Two separate groups of Texas taxpayers filed suit against Travis County Education District and other CEDs pursuant to 42 U.S.C. § 1983 in federal district court. The taxpayers sought a declaratory judgment that the imposition and collection of the 1991 and 1992 CED taxes violated the due process clause of the Fourteenth Amendment to the U.S. Constitution. They also sought an injunction requiring that the State of Texas fashion an appropriate post-deprivation remedy to the unconstitutional collection of the 1991 CED taxes already paid, and an injunction prohibiting collection of the 1992 CED taxes. The district court consolidated the two suits and certified plaintiff and defendant classes. The Texas Education Agency and the Attorney General of Texas intervened as defendants.
On May 1, 1992, the district court denied the defendants' motions to dismiss for lack of jurisdiction. The district court determined that collection of the 1991 taxes did not violate due process because the Edgewood III ruling was entered after that tax year. However, the district court declared that continued collection of the 1992 taxes under the system violated due process. Nevertheless, the district court denied injunctive relief on the merits, finding that the public interest in the education of children outweighed the injury to the taxpayers resulting from the due process violation. 791 F. Supp. 1170, 1203-04.
The taxpayers argue that the district court erred in refusing to award injunctive relief. On cross-appeal, the defendants contend that the district court erred in asserting jurisdiction over the action. Specifically, the defendants maintain that the lack of a federal question and the Eleventh Amendment deprive the court of jurisdiction, and alternatively, that the Tax Injunction Act and principles of comity required the district court to abstain from entertaining the action. Because we find it dispositive, we consider only the defendants' contention that the Tax Injunction Act bars jurisdiction over this action.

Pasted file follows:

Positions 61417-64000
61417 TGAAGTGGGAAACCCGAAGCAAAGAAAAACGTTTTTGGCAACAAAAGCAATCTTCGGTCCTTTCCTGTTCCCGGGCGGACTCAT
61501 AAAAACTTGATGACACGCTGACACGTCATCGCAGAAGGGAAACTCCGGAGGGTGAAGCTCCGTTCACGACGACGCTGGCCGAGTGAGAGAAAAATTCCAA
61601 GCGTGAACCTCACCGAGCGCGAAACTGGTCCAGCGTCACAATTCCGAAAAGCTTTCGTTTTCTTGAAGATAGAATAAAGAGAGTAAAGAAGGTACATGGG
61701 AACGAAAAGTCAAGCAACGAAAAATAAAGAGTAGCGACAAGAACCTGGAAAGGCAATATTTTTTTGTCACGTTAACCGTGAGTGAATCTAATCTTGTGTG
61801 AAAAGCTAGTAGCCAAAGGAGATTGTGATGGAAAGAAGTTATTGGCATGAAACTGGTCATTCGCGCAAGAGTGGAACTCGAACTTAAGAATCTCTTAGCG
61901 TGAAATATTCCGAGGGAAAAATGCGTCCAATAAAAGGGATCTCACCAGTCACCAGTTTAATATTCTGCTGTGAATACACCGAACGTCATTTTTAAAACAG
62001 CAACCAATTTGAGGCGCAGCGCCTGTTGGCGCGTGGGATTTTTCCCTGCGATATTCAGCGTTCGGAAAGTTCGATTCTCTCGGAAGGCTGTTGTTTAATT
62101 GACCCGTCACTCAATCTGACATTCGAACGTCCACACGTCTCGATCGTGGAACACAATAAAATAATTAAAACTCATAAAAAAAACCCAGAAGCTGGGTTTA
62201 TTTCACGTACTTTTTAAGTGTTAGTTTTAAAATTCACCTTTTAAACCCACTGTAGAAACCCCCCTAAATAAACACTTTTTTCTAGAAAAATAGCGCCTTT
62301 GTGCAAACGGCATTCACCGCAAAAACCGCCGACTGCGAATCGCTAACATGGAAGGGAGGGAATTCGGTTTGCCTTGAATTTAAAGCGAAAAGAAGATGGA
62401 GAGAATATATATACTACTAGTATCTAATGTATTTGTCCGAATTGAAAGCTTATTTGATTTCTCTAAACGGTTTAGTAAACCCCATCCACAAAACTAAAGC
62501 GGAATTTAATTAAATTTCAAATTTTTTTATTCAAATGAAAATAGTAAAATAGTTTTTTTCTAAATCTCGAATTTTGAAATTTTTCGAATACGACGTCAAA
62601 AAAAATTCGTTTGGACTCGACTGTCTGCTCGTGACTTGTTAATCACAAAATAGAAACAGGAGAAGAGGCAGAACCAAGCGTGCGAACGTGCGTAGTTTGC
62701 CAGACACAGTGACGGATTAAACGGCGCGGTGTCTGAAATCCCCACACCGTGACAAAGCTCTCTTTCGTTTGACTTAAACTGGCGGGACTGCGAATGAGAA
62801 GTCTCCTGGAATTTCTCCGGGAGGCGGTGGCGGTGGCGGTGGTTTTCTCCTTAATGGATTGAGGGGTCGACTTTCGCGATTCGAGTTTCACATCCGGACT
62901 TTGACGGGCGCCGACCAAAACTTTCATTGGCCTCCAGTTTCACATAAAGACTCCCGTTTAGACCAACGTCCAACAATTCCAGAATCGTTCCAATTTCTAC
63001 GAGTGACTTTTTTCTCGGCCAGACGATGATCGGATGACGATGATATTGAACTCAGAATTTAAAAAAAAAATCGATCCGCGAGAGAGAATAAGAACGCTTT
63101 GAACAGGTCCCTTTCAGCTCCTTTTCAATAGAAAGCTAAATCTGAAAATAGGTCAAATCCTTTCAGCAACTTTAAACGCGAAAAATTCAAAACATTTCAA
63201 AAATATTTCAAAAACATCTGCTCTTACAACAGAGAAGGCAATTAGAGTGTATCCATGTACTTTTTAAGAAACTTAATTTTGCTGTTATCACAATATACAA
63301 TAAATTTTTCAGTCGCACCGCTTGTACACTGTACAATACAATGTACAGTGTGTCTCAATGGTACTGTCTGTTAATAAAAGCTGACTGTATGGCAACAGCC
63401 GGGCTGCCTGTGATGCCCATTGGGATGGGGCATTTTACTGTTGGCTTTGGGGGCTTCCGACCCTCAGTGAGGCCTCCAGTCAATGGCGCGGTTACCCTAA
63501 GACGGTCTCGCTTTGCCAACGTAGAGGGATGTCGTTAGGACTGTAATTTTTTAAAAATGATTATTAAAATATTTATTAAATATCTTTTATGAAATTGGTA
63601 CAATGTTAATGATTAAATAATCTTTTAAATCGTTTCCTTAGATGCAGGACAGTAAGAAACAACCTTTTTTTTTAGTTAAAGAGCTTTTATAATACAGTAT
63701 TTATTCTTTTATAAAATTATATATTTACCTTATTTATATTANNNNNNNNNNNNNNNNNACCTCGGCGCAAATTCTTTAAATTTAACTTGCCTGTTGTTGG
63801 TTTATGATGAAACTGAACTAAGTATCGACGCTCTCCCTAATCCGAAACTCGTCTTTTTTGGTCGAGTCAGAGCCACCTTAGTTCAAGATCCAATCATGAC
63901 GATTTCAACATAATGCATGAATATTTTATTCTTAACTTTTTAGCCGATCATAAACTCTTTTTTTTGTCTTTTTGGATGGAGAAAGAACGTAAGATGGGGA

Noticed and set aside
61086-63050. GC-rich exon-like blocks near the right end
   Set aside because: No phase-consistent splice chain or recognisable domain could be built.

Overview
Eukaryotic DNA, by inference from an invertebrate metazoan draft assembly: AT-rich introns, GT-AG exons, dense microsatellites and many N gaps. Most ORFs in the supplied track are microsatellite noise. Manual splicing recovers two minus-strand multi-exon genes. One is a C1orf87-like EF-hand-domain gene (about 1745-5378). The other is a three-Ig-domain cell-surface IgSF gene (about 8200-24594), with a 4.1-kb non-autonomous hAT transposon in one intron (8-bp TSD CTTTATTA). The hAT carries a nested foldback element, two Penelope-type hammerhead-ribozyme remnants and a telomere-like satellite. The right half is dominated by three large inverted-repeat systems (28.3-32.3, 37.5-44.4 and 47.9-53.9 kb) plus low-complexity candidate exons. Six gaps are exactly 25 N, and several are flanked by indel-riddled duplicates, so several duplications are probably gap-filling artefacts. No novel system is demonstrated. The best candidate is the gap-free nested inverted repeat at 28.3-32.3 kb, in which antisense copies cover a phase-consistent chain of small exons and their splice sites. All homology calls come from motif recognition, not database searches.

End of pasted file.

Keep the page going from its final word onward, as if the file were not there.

The Tax Injunction Act provides:
The district courts shall not enjoin, suspend or restrain the assessment, levy or collection of any tax under State law where a plain, speedy and efficient remedy may be had in the courts of such State.
28 U.S.C. § 1341. "[T]his legislation was first and foremost a vehicle to limit drastically federal district court jurisdiction to interfere with so important a local concern as the collection of taxes." Rosewell v. LaSalle Nat'l Bank, 450 U.S. 503, 522, 101 S.Ct. 1221, 1234, 67 L.Ed.2d 464 (1981). Thus, "the Tax Injunction Act imposes an equitable duty on federal district courts to refrain from exercising jurisdiction over claims arising from state revenue collection except when state remedies could prevent a taxpayer from asserting a federal right." McQueen v. Bullock, 907 F.2d 1544, 1547 (5th Cir. 1990) (footnote omitted), cert. denied, ___ U.S. ___, 111 S.Ct. 1308, 113 L.Ed.2d 243 (1991). This restraint emerges from "the scrupulous regard [of the federal courts] for the rightful independence of state governments . . . and a proper reluctance to interfere by injunction with their fiscal operations." Matthews v. Rodgers, 284 U.S. 521, 525, 52 S.Ct. 217, 219, 76 L.Ed. 447 (1932).